The UK’s pound slumped as much as 1.1 percent after weekend polls showed Britons favor exiting the European Union, spooking some investors who have been betting the UK would vote to stay. (6/7)

The China Railway said on Friday that the Las Vegas-based XpressWest’s unilateral cancellation of a high-speed railway contract with its subsidiary is “a mistake” and “irresponsible” and a breach of contract. The rail line would have connected Las Vegas, Nevada and Los Angeles in California. The two sides planned to start construction on the 370-kilometer line in September 2016. (6/11)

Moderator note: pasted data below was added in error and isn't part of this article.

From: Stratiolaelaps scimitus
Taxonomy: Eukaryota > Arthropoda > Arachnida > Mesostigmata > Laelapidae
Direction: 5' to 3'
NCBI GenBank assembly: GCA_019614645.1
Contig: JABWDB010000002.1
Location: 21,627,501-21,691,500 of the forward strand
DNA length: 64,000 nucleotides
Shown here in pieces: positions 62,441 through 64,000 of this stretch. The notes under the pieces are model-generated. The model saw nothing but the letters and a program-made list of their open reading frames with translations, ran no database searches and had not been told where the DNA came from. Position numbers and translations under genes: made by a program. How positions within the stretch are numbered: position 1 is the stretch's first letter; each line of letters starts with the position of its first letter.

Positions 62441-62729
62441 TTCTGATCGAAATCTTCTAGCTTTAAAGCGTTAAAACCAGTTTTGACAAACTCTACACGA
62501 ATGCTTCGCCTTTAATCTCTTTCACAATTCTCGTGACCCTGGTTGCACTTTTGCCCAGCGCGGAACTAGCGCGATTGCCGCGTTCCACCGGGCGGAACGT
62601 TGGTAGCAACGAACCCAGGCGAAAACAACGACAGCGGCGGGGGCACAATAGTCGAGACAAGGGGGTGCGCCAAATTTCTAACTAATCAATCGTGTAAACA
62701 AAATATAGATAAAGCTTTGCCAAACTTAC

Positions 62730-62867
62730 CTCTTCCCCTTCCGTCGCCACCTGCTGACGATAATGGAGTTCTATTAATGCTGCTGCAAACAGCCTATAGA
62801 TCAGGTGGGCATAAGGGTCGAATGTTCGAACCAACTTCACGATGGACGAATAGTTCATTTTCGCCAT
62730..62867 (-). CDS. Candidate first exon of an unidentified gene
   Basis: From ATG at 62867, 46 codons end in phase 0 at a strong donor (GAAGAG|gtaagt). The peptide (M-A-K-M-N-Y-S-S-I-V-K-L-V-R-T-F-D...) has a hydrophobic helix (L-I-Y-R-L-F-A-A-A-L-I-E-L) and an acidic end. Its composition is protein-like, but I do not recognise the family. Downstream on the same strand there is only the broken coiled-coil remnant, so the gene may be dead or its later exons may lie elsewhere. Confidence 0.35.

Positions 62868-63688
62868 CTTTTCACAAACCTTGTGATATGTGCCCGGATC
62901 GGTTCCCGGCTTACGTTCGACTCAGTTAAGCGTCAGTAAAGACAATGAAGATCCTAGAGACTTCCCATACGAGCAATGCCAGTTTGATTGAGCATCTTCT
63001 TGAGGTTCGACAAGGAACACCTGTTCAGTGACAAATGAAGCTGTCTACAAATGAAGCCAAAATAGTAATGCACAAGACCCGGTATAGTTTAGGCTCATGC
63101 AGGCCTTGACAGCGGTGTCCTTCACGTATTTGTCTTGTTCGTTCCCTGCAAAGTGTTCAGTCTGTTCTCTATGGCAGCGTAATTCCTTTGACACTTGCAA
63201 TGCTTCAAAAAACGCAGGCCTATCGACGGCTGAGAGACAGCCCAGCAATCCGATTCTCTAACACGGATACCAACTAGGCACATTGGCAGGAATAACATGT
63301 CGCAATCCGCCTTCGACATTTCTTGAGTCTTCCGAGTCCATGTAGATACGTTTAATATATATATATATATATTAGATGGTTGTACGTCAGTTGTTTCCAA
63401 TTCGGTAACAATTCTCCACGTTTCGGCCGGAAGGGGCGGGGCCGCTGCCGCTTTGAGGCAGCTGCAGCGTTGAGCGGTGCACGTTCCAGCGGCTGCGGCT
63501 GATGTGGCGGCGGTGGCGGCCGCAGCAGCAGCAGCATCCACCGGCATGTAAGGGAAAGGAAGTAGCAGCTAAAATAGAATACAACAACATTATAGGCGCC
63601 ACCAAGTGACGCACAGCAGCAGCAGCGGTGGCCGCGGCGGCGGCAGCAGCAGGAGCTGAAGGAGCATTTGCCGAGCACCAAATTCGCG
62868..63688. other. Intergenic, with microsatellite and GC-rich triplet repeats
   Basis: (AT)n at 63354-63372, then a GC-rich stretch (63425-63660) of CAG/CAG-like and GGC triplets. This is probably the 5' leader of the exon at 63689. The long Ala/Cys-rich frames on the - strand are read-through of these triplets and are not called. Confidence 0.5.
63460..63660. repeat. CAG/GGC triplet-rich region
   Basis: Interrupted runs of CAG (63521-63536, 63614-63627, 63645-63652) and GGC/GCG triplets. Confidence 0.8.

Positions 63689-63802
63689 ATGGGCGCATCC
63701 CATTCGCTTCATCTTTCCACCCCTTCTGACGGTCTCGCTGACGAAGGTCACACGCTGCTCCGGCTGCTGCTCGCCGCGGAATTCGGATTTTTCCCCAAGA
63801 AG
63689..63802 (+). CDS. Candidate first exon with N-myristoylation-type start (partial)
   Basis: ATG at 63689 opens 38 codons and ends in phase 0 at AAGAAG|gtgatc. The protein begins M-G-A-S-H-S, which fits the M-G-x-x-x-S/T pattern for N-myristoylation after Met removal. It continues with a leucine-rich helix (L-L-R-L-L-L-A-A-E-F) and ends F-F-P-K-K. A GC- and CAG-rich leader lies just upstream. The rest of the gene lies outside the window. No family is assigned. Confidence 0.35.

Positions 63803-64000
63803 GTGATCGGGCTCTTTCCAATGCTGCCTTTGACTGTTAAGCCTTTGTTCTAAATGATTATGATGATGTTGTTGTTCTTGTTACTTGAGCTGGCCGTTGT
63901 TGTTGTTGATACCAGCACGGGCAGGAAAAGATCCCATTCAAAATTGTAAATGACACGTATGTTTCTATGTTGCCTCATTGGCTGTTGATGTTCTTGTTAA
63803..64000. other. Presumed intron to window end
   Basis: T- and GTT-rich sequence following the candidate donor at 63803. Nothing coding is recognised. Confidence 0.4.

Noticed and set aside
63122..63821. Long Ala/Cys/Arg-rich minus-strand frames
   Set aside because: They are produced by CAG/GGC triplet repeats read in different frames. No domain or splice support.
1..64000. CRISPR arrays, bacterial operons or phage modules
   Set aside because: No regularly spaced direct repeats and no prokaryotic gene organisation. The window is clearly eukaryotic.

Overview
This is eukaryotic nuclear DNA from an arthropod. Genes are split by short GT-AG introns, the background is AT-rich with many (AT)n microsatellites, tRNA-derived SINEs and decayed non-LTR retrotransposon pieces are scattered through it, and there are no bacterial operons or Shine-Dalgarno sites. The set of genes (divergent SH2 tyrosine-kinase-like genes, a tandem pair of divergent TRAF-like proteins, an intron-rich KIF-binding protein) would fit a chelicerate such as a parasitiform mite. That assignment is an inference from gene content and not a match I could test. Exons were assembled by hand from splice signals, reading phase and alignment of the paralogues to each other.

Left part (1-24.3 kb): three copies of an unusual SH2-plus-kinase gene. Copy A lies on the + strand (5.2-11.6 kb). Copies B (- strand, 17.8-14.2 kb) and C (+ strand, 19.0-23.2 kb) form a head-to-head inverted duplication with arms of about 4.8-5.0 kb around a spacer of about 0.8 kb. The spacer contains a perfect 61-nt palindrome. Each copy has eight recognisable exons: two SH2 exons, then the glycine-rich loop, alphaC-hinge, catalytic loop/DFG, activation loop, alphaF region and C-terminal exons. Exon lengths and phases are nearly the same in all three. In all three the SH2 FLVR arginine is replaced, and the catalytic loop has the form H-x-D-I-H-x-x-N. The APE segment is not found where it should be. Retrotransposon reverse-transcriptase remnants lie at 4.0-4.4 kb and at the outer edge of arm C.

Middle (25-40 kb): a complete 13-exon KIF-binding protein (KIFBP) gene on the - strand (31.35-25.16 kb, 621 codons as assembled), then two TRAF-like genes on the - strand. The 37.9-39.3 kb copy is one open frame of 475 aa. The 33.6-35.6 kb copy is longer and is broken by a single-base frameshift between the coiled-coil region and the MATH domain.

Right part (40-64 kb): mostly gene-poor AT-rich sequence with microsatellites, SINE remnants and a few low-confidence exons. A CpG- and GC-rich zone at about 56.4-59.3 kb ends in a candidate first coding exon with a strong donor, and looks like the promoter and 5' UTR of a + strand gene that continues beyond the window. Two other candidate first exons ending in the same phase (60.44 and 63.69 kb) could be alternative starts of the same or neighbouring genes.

Offshore UK wind: EDF Energy Renewables has started to build a new offshore wind farm off the coast of Blyth in Northumberland in Britain. The wind farm will have a maximum total generating capacity of almost 100 megawatts. (6/7)

In Ireland, one day after signing a European commitment on offshore wind, the government said it can only realize its true potential through regional collaboration in avenues like grid connectivity. (6/8)